What we rarely see in the Chronicle, hear on the news or read on the web, are accounts of the vast majority of students and faculty in 90% of the colleges and universities in the country, going about the business of teaching, learning, pursuing basic and applied research and providing service (often as part of applied learning programs) to local and distant communities, agencies, and companies. Unless you spend time in a legitimate sample of colleges or universities on a regular basis, sit in on classes, read the materials students are assigned, read the theses and project reports students produce, analyze the research findings of the faculty and talk with their community and industry partners, you would have no way of knowing the startling success that two-year colleges, four year colleges, public and private colleges and research universities are having – often in the face of substantial under-funding. They continue to prepare the next generation of workers, citizens, managers and leaders while amassing new knowledge and innovative technologies that make it possible to improve the quality of our lives, use our resources more wisely, organize ourselves productively and govern ourselves effectively.   It’s a good thing that our higher education system is working as well as it is, and not the way the critics claim. If they were right, America would have long since lost its competitive edge. New jobs wouldn’t be created at unprecedented rates. Investment capital would have migrated to more friendly locations with better prepared workers, more effective managers and more stable and accountable regulatory systems.  But, that’s not the case. More of the brightest people from all over the world are still trying to make their way into our colleges and universities.

Unfounded claims about the diminishing value of higher education in America have nothing to do with what really happens in 90% or more of the classrooms, laboratories and field-based learning settings around the country. On most campuses, students and faculty are too busy to worry about what the latest self-aggrandizing guest speakers has to say. The amount of class time spent debating the latest front in the culture wars is trivial. The vast majority of media-based critics don’t spend nearly enough time inside colleges and universities to understand how students, teachers and administrators go about their day-to-day tasks. One reason for this is that many of the people voicing unfounded criticisms have neither the knowledge or the skill to understand the substance of what’s happening. It takes no knowledge or skill to repeat unsubstantiated claims aimed at attracting attention on the web.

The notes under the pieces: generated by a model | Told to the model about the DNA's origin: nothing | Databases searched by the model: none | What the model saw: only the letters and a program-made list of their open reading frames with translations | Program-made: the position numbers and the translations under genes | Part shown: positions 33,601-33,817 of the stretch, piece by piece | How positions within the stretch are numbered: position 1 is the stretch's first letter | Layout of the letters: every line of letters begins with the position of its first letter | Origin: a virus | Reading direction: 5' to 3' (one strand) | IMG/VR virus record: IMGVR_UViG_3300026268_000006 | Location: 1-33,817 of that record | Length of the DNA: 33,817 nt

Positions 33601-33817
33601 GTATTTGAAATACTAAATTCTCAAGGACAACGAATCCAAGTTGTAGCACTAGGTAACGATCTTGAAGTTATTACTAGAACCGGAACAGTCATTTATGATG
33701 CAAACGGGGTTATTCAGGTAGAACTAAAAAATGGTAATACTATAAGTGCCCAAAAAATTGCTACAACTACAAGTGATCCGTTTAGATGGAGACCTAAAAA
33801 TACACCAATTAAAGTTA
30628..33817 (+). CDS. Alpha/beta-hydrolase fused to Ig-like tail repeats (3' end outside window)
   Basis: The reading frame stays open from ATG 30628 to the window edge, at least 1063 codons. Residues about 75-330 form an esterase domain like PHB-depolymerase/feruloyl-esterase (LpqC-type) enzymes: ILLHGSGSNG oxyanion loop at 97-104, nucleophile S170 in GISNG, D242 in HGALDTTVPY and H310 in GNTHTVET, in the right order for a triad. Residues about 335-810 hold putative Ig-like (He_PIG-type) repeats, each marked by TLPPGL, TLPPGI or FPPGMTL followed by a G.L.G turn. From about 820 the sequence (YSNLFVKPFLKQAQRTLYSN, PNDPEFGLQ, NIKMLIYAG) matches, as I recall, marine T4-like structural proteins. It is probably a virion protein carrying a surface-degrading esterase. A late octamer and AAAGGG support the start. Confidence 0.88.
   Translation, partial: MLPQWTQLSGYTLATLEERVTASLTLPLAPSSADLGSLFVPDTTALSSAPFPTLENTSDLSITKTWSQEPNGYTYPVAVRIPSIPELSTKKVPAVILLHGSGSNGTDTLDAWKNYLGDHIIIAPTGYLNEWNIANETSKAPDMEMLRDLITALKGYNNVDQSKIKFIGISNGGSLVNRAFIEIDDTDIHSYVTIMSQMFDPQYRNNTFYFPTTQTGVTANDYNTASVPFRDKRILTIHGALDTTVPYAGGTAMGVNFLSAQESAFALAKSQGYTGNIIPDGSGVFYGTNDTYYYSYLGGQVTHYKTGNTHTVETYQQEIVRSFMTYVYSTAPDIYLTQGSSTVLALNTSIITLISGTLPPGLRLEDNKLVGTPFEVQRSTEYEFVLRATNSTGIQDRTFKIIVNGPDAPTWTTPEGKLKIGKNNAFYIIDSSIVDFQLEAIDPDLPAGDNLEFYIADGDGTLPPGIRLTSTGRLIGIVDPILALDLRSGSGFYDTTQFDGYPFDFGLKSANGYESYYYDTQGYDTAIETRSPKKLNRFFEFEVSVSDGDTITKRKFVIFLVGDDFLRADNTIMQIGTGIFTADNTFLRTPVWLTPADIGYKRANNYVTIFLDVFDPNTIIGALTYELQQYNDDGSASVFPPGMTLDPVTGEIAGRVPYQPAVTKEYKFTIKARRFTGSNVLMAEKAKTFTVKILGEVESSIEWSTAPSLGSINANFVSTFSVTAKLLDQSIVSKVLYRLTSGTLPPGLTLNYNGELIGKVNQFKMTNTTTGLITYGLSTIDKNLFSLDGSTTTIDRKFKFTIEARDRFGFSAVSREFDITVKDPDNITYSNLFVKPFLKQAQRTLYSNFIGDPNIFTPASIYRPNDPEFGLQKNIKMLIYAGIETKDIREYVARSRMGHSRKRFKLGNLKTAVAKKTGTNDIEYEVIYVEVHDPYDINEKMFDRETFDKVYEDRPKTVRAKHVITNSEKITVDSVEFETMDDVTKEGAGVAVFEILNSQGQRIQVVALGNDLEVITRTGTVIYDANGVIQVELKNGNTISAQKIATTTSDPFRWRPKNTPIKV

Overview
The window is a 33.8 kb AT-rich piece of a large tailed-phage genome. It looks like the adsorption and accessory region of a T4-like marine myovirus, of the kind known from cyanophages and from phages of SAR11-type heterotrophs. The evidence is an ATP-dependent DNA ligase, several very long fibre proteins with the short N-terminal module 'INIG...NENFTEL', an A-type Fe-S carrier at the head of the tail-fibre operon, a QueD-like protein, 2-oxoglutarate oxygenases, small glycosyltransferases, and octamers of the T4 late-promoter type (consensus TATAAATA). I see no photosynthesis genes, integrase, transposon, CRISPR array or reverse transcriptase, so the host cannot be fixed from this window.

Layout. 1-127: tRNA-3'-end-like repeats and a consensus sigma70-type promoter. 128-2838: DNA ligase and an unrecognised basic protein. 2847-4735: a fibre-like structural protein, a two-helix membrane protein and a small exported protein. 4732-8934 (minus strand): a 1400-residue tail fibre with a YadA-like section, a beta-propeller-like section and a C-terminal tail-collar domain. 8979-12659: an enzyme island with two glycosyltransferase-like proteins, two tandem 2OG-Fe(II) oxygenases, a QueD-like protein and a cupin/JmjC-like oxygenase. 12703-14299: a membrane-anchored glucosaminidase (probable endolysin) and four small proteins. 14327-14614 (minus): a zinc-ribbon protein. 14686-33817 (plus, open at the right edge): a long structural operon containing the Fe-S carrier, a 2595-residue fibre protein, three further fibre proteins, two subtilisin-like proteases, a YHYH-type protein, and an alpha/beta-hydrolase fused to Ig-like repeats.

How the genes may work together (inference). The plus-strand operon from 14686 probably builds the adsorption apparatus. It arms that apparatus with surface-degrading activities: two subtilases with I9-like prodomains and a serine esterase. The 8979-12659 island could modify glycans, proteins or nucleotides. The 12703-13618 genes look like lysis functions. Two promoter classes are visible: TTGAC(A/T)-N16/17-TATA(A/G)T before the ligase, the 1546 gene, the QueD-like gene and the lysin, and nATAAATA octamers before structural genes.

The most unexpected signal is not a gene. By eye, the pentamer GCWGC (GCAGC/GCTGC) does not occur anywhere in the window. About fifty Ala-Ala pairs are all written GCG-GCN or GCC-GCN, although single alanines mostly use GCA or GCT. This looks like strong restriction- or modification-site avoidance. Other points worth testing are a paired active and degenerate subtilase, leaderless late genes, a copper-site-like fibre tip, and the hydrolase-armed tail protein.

If everyone teaching and every student studying at a college or university in America were to tweet two lines about the most important thing they are learning or doing research about (under the banner #I’m learning what I need to learn or # I’m teaching what I need to teach), we could quickly rectify the built-up mis-impressions.   My tweet would say (#Teaching urban and environmental planners how to lead and support public and private agencies and organizations in the US and around the world).  

There wouldn’t be space in our tweets, but maybe we could also convince the media (of all kinds) to include stories about the new inventions emerging from university laboratories, the start-ups being created in dorm rooms, and the assistance students are providing to a wide range of communities. Most people would be surprised to learn about the new interdisciplinary majors and concentrations that have been created in data science, biotech, applied social science, design science, conflict resolution, user experience design, and a host of other fields at a wide range of colleges and universities. It would be great to see independent documentation of how the requirements in all kinds of degree programs have changed over the past ten years, and how opportunities for hands-on learning and internships have increased in pre-professional studies programs all over the country.


It shouldn’t be hard to create an overwhelming counter-argument showing that all citizens need constant access (throughout their lives) to the learning opportunities that colleges and universities provide, across many fields, for continued skill development and personal fulfillment.  And, our society depends on the constant flow of scholarly insights and research breakthroughs crucial to our continued well-being.